The scene in the bar where he talks to Laura about the difference between a fantasy relationship and a real one is worth the whole film; it may be his best scene in any of the four films. I'm not at all a fan of the girlfriend in this one--Minnie Driver in Gross Pointe is by far the best--but the insertion of Jack Black as the CD snob sidekick is more than enough to boot this one into the #3 slot of the 4. For a time, I had it last, but in re-evaluation, the philosophical musings and Jack Black's shenanigans move it ahead of Better off Dead, which is good, but not good enough for #3.

Four used Clash records out of five.


Scott said...

Apparently I am qualify as a veritable Cusack fan. I have not only the four "canon" films you mention, but also BJM.

I like the fact that all of the girls in those films are "girl-next-door" types, not your unattainable Angelina Jolie or Julia Roberts. That is part of the charm of Better Off Dead...he thinks that Jenny is the ultimate girlfriend, but he's really better off with Monique, who doesn't need Lane to be a ski god in order to appreciate him.

I am with you about Laura in High Fidelity - she is nearly unlikeable, and I couldn't figure out why he was so hung up over her. But I think that is part of the point of that film - its more about his issues with relationships than about the "quality" of the girl with whom he is in the relationship.

John Barber said...

Spot on, as usual, Myles. This one is, I think, the apex of the Cusack Canon. The other movies seem to build up to this one. It may not be my favorite, but it is in a lot of ways, the best one.

And I know you don't like it, but you have to include ONE CRAZY SUMMER in the canon. It and BETTER OFF DEAD are like brother and sister. You can't take one without the other.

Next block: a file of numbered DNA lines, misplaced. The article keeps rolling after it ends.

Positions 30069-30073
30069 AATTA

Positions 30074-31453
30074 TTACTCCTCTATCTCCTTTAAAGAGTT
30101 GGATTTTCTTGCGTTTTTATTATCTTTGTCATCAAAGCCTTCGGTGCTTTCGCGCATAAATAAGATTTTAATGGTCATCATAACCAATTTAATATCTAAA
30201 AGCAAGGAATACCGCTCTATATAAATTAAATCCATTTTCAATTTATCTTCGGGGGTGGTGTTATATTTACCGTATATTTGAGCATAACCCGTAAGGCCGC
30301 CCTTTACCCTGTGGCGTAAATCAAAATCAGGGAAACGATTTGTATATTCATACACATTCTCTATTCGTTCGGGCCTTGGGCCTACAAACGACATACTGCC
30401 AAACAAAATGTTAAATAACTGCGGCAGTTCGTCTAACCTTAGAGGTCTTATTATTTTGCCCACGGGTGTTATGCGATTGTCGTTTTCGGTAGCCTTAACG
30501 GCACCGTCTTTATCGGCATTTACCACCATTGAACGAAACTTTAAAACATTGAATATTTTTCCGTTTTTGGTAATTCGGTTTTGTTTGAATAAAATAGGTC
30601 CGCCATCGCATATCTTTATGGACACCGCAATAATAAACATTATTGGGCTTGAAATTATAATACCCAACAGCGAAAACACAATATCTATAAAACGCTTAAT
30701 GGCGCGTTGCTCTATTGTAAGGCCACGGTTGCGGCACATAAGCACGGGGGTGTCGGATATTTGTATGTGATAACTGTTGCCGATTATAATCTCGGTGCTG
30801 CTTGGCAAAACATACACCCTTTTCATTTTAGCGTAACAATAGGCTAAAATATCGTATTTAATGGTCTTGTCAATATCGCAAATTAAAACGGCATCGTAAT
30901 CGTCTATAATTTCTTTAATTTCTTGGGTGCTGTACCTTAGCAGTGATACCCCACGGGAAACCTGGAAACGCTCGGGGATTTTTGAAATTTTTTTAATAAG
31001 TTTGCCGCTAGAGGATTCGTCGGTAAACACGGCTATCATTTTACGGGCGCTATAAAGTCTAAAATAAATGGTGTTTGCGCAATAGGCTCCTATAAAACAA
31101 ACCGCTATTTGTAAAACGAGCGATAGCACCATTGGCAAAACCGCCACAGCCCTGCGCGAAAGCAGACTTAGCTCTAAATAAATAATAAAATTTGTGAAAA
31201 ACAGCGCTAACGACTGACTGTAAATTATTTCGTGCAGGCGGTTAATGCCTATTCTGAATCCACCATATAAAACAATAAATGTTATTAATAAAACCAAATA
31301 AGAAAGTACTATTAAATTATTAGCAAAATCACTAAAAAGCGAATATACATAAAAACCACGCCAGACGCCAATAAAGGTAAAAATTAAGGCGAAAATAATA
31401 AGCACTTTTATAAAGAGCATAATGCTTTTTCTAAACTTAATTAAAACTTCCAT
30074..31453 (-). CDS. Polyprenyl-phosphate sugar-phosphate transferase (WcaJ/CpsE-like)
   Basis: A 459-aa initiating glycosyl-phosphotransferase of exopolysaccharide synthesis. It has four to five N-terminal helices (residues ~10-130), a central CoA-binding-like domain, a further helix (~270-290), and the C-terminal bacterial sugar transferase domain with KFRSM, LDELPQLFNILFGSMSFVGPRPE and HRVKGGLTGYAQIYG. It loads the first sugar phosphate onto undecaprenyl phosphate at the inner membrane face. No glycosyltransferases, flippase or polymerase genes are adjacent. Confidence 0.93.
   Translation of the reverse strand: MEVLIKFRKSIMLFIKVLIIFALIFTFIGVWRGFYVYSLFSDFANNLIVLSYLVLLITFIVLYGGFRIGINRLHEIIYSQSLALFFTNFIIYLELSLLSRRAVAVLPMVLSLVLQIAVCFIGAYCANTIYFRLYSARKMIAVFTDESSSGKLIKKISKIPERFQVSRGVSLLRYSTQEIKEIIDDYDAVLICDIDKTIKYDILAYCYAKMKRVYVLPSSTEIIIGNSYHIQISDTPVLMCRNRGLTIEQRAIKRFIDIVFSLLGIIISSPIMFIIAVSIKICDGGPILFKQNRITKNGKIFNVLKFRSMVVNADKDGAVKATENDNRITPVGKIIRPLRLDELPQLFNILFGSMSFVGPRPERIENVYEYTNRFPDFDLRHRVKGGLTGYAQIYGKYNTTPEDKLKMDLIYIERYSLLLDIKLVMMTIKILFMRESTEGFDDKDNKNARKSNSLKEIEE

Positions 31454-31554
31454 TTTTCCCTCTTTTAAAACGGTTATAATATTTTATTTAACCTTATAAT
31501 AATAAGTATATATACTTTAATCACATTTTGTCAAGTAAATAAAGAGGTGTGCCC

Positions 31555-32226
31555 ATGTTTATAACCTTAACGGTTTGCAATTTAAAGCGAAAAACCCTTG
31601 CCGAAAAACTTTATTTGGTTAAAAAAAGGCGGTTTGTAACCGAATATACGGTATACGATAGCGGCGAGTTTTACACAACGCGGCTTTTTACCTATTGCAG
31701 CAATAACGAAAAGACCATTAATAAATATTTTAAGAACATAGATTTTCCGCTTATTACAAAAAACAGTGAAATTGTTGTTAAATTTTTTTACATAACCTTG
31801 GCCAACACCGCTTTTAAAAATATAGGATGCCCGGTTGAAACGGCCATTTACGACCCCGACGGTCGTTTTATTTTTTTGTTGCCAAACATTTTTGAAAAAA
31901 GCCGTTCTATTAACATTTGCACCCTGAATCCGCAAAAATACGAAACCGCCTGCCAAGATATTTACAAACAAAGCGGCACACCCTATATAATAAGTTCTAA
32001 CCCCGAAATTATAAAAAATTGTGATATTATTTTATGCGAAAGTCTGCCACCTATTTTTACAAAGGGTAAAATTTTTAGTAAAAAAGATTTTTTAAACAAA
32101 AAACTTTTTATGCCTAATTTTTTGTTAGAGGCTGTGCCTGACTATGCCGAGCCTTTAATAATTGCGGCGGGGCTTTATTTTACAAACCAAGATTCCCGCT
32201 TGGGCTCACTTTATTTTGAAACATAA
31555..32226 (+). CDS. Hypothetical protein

myleswerntz said...

I have to put this one at #3 because I can't put it before Say Anything, and I think his character in GPB and the script are great. In fact, I think that GPB is personally my favorite of the four, but Say Anything has to take the top slot if only because of the boombox scene, which I tried (with modification--I showed up with waffles--long story), and didn't work so well.

the hamster said...

john - what do you say? vote the brilliance off the island quickly?

myles - great stuff. couldn't agree more with any of this. SAY ANYTHING is my all time favorite. HIGH FIDELITY is salvaged by jack black. barber makes a good point about the sibling relations between SAY ANYTHING and BETTER OFF DEAD. the latter is not great, but so it goes. as black saved HF, so booger from REVENGE OF THE NERDS saves BETTER OFF DEAD. that dude is funny.

would i be hated admitting that i rather liked that IDENTITY film? thought it was nice. i'm just saying.

also and sometimes, i have a raging crush on joan.

myleswerntz said...

I thought IDENTITY was a nice take on TEN LITTLE INDIANS, and it was cool that Cusack was willing to take on something outside his normal range, if there is such a thing for Cusack. I mean, the man has starred in the films of Spike Jonze, Woody Allen, Harold Ramis, Tim Robbins, Cameron Crowe and Clint Eastwood! This is a man with some range! Applaud him!

Ally said...

I do love High Fidelity and it's what got me started reading Nick Hornby in the first place (About a Boy, How to Be Good). The book is EXPONENTIALLY better than the movie, as is usually the case, but I liked the adaptations towards more American music. The book is heavily into British punk and underground and it was a little harder to identify.

Anyhow, I do love John Cusack and agree with your assessment of Laura's weird pull. But you gotta love the everygirl.

And don't get me started on the choice of casting Catherine Zeta-Jones...